The Resurgence of Provider-Sponsored Health Plans in the New Health Care Ecosystem

To adapt to the evolving healthcare landscape, health systems are seeking to identify alternatives to their traditional hospital-centric models and shift towards patient-centered care delivery. As a result, provider-sponsored health plans (PSHPs) are gaining traction as a potential framework for health systems to curate care delivery in the newly decentralized model of healthcare.

In this article, Brad Dennis and Gary Scott Davis explore the challenges facing the hospital-centric model, the reemergence of PSHPs and the advantages of integrating healthcare delivery and insurance functions in a PSHP-based model.

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It’s the Plan Assets, Stupid: Why Group Medical Stop-Loss Captives and Level-Funded Plans Don’t Mix

A question in response to last week’s post on self-funding of employer group health plans assumed that stop-loss coverage under a level-funded plan could be provided under a group captive medical captive. However, it cannot (at least not without first obtaining a prohibited transaction exemption from the US Department of Labor (DOL)). While group medical stop-loss coverage can be structured to avoid the Employee Retirement Income Security Act (ERISA) prohibited transaction rules by scrupulously avoiding contact with ERISA plan assets in the plan’s stop-loss layer, it is not possible to prevent such contact in level-funded products.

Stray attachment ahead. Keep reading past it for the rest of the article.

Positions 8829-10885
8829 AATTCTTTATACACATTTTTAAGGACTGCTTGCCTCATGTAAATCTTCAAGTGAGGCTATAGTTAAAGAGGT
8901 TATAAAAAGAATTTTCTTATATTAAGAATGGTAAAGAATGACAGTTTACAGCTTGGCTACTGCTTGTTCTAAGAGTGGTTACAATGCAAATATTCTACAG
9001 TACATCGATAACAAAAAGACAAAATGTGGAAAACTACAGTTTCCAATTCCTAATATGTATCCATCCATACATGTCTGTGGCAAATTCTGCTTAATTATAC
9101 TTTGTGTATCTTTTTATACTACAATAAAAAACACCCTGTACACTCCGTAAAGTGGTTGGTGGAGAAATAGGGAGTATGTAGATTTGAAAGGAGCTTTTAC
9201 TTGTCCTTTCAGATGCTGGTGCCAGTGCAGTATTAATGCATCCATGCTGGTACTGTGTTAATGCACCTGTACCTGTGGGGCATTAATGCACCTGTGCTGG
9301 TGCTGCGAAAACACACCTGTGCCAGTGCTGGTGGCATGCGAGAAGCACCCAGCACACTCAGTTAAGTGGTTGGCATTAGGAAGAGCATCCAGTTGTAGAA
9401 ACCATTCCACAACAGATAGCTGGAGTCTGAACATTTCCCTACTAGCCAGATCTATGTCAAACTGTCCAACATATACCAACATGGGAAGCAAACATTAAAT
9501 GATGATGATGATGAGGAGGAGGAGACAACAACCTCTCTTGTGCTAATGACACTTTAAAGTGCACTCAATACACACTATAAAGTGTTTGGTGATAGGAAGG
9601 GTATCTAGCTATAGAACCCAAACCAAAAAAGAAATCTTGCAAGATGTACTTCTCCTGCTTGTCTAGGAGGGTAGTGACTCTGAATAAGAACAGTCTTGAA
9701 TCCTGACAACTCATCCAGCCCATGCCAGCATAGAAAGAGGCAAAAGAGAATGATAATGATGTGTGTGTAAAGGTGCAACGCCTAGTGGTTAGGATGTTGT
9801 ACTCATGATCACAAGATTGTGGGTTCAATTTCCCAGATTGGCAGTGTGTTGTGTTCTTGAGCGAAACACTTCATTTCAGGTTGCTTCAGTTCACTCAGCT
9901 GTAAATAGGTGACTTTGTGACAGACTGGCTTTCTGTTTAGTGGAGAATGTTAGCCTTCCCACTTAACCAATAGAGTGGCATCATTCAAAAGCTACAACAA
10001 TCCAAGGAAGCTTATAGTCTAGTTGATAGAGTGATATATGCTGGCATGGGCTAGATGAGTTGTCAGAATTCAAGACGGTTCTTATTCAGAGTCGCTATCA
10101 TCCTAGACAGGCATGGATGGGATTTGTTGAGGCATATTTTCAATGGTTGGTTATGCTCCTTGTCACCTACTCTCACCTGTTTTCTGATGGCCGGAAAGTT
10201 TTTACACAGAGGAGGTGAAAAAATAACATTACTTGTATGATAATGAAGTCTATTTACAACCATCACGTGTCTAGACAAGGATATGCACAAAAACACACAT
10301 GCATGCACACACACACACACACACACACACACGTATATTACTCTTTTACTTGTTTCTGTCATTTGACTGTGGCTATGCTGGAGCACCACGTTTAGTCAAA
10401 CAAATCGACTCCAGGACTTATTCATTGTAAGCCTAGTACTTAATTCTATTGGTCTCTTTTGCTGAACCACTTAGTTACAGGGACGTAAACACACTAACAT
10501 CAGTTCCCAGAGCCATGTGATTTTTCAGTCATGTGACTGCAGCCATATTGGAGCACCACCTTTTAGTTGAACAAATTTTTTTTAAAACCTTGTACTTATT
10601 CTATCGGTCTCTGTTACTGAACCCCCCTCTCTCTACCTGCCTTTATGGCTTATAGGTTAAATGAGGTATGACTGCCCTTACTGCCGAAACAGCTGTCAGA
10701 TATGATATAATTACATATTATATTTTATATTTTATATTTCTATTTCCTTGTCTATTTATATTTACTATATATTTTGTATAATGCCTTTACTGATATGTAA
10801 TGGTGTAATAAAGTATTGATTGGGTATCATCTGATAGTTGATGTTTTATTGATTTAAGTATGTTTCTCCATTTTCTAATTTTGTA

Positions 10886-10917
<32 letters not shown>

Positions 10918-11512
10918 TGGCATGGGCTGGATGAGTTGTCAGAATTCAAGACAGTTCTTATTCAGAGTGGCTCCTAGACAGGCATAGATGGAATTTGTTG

The early years of group captives saw no shortage of handwringing over fundamental compliance issues. For example: Are group captives multiple employer welfare arrangements (MEWAs) (and should they be regulated as such)? To what extent are states free to constrain or restrain their operation? And which state insurance licensing laws apply?

For the most part, these and other compliance-related questions have been answered, if not completely, then at least substantially so. There is now broad agreement that the group medical stop-loss captive rests on a sound legal and regulatory foundation, which we explained at length in our Special Report. When properly structured, they are not MEWAs; states are free to regulate the stop-loss policy, and the fronting carrier must be licensed in each state in which the captive operates (i.e., where plan participants reside). Critical to their operation, however, is that the group medical stop-loss captive itself does not traffic in plan assets. This means that participant contributions, which are always plan assets, must never be applied to the purchase of stop-loss coverage.

The treatment of stop loss premiums, and their status as plan assets, are set out in two DOL Advisory Opinions:

Advisory Opinion 92-02

A stop-loss insurance policy purchased by an employer sponsoring a self-insured welfare benefit plan to which employees did not contribute is not an asset of the plan if certain conditions are satisfied. These conditions include that the insurance proceeds from the policies are payable only to the plan sponsor, which is the named insured under the policy, and no representations are made that the policy will be used to pay benefits.